Get your kids to do chores while they’re young and they could become more successful as adults

A new study has revealed that getting kids to complete household chores when they’re young could help them to become professionally successful adults.

During a Ted Talk called How To Raise Successful Kids – Without Over-Parenting, Julie Lythcott-Haims, the former Dean of Freshmen at Stanford University, claims that children who do chores around the house are far more likely to be professionally successful adults.

She mentioned the Harvard Grant Study, which states that the earlier children start doing chores, the earlier a ‘can-do’ attitude and behaviour is instilled into them.


By doing jobs around the house, Julie explained, children will learn the act of rolling up their sleeves and pitching in to do whatever needs to be done, in order to finish the task.

Julie went on to describe how this sort of attitude is exactly what will get young people ahead in the workplace. Whereas a ‘checklisted childhood’ of achievements such as keeping their grades up, taking up hobbies and attending extra-curricular activities and classes, etc will not.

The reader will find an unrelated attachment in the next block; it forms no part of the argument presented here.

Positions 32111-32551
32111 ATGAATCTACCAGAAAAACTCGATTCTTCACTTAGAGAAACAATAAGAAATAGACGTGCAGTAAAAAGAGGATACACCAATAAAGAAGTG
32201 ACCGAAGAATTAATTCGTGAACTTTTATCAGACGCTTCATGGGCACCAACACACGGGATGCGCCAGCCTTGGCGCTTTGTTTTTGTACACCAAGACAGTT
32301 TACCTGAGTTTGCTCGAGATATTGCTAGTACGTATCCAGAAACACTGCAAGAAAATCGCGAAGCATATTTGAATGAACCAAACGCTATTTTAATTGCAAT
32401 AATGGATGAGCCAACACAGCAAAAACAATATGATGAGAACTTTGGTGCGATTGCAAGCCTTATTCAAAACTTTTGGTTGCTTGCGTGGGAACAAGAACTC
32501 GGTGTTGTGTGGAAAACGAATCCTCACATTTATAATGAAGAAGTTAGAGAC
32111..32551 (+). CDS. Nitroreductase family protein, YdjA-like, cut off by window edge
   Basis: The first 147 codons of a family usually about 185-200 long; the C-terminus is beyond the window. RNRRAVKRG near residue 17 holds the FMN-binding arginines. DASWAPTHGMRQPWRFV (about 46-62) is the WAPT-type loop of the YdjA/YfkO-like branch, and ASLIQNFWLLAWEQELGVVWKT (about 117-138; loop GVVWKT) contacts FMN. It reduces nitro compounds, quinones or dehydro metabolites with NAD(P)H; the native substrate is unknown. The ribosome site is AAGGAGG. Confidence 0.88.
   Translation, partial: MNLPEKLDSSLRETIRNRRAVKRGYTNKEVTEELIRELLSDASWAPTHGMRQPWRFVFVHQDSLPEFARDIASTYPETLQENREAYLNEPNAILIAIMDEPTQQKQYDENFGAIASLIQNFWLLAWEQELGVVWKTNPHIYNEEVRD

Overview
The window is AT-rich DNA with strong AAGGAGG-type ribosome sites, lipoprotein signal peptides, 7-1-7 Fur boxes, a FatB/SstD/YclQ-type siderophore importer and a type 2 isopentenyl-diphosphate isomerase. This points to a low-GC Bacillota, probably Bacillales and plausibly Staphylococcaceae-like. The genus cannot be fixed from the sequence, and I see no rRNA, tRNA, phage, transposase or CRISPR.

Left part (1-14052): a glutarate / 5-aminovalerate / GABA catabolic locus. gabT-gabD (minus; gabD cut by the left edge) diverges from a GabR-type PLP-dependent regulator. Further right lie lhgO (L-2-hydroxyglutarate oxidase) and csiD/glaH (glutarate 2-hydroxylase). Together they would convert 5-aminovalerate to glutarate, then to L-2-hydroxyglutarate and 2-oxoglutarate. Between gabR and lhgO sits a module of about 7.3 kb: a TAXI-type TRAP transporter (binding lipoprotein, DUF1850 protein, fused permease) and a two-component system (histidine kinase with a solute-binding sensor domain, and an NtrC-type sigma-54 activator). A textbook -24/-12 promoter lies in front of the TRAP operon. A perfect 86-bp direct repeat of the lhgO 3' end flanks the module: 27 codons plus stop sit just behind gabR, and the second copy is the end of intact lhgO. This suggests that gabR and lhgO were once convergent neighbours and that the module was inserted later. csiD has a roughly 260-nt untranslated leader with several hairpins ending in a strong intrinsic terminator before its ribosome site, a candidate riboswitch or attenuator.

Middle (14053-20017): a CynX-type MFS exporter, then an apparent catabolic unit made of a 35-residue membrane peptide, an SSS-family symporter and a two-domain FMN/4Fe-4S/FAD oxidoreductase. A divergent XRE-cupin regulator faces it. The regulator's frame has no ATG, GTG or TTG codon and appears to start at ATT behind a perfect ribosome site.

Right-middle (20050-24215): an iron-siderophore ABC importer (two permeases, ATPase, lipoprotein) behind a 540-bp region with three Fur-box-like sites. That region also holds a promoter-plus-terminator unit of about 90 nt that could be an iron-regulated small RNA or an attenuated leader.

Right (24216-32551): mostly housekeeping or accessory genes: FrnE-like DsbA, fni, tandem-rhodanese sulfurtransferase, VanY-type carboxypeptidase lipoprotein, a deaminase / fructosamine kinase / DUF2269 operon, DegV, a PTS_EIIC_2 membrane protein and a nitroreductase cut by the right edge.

She said, ‘In the checklisted childhood, we absolve our kids of doing the work of chores around the house, and then they end up as young adults in the workplace still waiting for a checklist, but it doesn’t exist.

‘More importantly, [they’re] lacking the impulse, the instinct to roll up their sleeves and pitch in and look around and wonder, ‘How can I be useful to my colleagues? How can I anticipate a few steps ahead to what my boss might need?’ she added.

It is unlikely that any child will find chores very exciting, especially if they’re not yet accustomed to doing them, so the key to this exercise is to make sure young children especially are having fun doing them by turning it into a game.

Rather than setting them up with tasks and leaving them to it, try making the task into a family exercise by getting involved and showing them the different jobs that need to be done and how to do them.

What do you think? Do your children help out around the house and do chores? Or do you think getting good grades and taking up hobbies are more important? Let us know your thoughts in the comments below!